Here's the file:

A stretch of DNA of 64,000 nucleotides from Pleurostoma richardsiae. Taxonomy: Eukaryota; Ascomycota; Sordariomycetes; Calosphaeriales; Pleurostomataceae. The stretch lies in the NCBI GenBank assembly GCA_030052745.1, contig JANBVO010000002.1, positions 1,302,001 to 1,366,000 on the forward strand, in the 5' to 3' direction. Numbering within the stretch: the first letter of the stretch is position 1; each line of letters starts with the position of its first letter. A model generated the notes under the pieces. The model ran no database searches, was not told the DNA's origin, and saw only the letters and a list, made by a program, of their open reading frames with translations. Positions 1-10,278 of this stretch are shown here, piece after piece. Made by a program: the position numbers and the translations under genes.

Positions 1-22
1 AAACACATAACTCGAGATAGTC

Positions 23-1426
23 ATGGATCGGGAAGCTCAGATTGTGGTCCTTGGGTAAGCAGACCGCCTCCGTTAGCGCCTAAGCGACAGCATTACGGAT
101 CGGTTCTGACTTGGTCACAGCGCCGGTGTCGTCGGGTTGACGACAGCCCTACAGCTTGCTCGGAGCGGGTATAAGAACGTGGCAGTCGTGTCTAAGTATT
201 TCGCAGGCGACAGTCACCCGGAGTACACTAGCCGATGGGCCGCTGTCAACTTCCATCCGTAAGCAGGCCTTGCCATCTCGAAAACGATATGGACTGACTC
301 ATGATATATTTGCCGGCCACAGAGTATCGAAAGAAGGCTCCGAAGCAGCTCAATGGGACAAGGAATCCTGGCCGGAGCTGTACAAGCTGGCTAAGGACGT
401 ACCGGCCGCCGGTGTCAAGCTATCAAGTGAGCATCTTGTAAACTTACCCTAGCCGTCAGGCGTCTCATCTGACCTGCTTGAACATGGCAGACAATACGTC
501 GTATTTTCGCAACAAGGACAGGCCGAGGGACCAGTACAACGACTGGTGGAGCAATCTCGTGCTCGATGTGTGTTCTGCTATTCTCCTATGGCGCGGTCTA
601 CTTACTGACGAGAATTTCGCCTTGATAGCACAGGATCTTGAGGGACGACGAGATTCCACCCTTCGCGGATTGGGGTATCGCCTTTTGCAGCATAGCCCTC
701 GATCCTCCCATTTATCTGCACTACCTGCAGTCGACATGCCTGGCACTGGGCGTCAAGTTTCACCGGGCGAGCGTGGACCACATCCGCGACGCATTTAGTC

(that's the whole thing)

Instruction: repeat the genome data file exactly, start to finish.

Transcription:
A stretch of DNA of 64,000 nucleotides from Pleurostoma richardsiae. Taxonomy: Eukaryota; Ascomycota; Sordariomycetes; Calosphaeriales; Pleurostomataceae. The stretch lies in the NCBI GenBank assembly GCA_030052745.1, contig JANBVO010000002.1, positions 1,302,001 to 1,366,000 on the forward strand, in the 5' to 3' direction. Numbering within the stretch: the first letter of the stretch is position 1; each line of letters starts with the position of its first letter. A model generated the notes under the pieces. The model ran no database searches, was not told the DNA's origin, and saw only the letters and a list, made by a program, of their open reading frames with translations. Positions 1-10,278 of this stretch are shown here, piece after piece. Made by a program: the position numbers and the translations under genes.

Positions 1-22
1 AAACACATAACTCGAGATAGTC

Positions 23-1426
23 ATGGATCGGGAAGCTCAGATTGTGGTCCTTGGGTAAGCAGACCGCCTCCGTTAGCGCCTAAGCGACAGCATTACGGAT
101 CGGTTCTGACTTGGTCACAGCGCCGGTGTCGTCGGGTTGACGACAGCCCTACAGCTTGCTCGGAGCGGGTATAAGAACGTGGCAGTCGTGTCTAAGTATT
201 TCGCAGGCGACAGTCACCCGGAGTACACTAGCCGATGGGCCGCTGTCAACTTCCATCCGTAAGCAGGCCTTGCCATCTCGAAAACGATATGGACTGACTC
301 ATGATATATTTGCCGGCCACAGAGTATCGAAAGAAGGCTCCGAAGCAGCTCAATGGGACAAGGAATCCTGGCCGGAGCTGTACAAGCTGGCTAAGGACGT
401 ACCGGCCGCCGGTGTCAAGCTATCAAGTGAGCATCTTGTAAACTTACCCTAGCCGTCAGGCGTCTCATCTGACCTGCTTGAACATGGCAGACAATACGTC
501 GTATTTTCGCAACAAGGACAGGCCGAGGGACCAGTACAACGACTGGTGGAGCAATCTCGTGCTCGATGTGTGTTCTGCTATTCTCCTATGGCGCGGTCTA
601 CTTACTGACGAGAATTTCGCCTTGATAGCACAGGATCTTGAGGGACGACGAGATTCCACCCTTCGCGGATTGGGGTATCGCCTTTTGCAGCATAGCCCTC
701 GATCCTCCCATTTATCTGCACTACCTGCAGTCGACATGCCTGGCACTGGGCGTCAAGTTTCACCGGGCGAGCGTGGACCACATCCGCGACGCATTTAGTC